Artist Profile – Allison Olmstead

I once watched Allison Olmstead take scraps of black construction paper, draw what looked like to me random hieroglyphs on them, then cut them out and fold them into a sphere. I stood on a chair across the room, struggling to draw a Pikachu on a giant piece of yellow paper. Before I could even accidentally slice half the tail of my Pikachu off and curse loudly, she had what was basically a paper lantern hanging up in the middle of our cramped room in Hess Hall.
I lived with Allison (or Allllllllllly-son, as I liked to call her, my friends took to calling her Alice) for two years. She would get random ideas in the middle of the night while our clunky air conditioner kept us up; when we got an apartment she kept a huge piece of lime green felt in her room to use as a green screen; she did stop-motion projects just for kicks; she made a light kit out of flood lights from Home Depot; she would stay up for two days straight to work on projects with only soft drinks and macaroni keeping her going; she should have been given an award just for how many things she put in 3D in a semester. Even her careless doodles scribbled on the site of her history notes could outdo some of my most thoughtful attempts.
I would just stare at her, prodding her for information on what kind of creative spirit had so generously kissed the right side of her brain. She would just laugh at me and continue working.
“I have a hard time focusing on any one thing,” Allison says. “I'm doing a printmaking major, but I like to work three-dimensionally, which actually goes against print traditions because usually it’s, 'Hey! I have something I made and it's all flat and stuff,’ and I don't like that at all. I like making something that's flat and turning it into something three-dimensional. I like everything.”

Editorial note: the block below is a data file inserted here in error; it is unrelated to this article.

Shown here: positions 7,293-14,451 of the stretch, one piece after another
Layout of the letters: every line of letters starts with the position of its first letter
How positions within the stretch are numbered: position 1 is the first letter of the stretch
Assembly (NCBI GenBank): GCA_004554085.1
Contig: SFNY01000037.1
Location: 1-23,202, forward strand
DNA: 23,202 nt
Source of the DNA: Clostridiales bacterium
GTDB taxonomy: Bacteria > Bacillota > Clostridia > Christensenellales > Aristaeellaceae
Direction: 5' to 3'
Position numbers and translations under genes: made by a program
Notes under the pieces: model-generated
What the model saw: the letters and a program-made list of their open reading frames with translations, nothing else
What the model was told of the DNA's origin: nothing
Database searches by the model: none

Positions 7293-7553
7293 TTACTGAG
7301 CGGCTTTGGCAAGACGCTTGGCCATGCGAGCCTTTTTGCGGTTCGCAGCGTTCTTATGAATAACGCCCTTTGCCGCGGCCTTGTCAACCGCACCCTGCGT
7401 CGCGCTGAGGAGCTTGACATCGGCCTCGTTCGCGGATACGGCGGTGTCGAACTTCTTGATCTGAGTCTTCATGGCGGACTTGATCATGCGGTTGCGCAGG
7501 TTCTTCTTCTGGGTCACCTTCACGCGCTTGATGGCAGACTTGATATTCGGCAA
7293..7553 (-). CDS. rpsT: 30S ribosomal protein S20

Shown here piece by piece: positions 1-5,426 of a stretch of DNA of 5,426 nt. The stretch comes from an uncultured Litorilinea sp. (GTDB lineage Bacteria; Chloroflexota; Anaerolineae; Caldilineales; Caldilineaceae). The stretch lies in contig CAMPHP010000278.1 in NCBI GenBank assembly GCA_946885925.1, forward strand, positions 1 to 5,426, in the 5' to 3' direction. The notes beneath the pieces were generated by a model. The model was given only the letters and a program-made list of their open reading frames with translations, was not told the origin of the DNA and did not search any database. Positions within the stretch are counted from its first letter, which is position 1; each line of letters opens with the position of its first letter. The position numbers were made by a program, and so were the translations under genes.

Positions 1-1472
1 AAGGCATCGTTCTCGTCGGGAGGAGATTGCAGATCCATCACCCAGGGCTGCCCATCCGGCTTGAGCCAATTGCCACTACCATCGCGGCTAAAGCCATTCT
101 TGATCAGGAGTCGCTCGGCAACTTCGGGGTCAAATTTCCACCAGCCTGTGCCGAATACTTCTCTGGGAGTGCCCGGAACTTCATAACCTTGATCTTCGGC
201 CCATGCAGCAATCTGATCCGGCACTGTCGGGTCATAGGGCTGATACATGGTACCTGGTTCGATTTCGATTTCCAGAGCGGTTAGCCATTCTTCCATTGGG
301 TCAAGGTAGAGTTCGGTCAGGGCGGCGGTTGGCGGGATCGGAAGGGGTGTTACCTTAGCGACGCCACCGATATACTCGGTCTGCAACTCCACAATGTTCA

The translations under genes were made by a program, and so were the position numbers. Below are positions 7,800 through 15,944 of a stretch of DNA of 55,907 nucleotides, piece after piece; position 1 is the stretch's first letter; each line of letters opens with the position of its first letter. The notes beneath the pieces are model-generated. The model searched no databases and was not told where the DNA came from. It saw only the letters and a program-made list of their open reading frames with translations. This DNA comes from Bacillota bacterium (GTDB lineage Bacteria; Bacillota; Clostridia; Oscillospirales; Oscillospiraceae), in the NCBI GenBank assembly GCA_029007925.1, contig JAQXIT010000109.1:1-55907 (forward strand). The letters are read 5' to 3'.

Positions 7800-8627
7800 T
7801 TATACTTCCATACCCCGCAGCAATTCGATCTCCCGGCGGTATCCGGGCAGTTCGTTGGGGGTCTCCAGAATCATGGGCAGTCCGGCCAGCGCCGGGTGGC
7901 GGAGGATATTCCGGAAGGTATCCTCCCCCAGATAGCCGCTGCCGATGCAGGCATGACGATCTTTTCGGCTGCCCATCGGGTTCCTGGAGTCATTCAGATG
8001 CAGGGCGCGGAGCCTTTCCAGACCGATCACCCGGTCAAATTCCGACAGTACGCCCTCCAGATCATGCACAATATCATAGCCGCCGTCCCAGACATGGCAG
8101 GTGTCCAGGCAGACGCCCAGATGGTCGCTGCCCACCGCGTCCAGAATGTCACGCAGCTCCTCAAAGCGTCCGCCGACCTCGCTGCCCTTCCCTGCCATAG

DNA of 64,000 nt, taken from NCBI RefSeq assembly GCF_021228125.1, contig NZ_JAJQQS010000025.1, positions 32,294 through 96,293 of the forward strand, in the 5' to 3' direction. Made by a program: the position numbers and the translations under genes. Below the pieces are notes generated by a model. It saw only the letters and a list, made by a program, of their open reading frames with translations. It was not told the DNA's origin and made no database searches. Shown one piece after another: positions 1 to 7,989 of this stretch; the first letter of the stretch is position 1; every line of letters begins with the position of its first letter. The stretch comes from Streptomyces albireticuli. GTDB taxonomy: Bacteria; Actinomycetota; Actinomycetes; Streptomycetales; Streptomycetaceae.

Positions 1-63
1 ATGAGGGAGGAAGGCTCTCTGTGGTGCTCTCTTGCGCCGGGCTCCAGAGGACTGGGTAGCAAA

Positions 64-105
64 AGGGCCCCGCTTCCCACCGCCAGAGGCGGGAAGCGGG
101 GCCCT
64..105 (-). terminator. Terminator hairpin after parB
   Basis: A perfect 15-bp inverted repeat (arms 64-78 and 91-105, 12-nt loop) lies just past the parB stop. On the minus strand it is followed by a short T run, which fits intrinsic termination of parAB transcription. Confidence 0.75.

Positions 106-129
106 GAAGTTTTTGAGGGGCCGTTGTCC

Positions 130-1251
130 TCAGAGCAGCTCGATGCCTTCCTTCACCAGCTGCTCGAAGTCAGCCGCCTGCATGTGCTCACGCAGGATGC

Allison’s interest in three-dimensional work typically spawns from her desire to figure out how things work, even down to figuring out the impossible mechanics of objects in her dreams.

“I got to the hotel, there's a stairway and it’s in the center of the room,” she recalls, “And this has bothered me ever since I had the dream – I don't understand how the staircase fit together or how it worked. Well, it didn't really work because I tried to climb it and it just fell over.”
Thankfully she focuses most of her troubles with mechanics into her actual artwork. It’s probably a good call, considering Allison just won the Lynn Glustoff Award in the 65th Annual Student Art Competition for a teeny printing press she made out of paper.

“I like staring at objects and trying to figure out how they work and how they're put together,” she says. “I work with a lot of objects and mechanics and just figuring out how to make things out of a different medium, but have them look like the actual objects themselves.”
We can only hope she starts taking requests.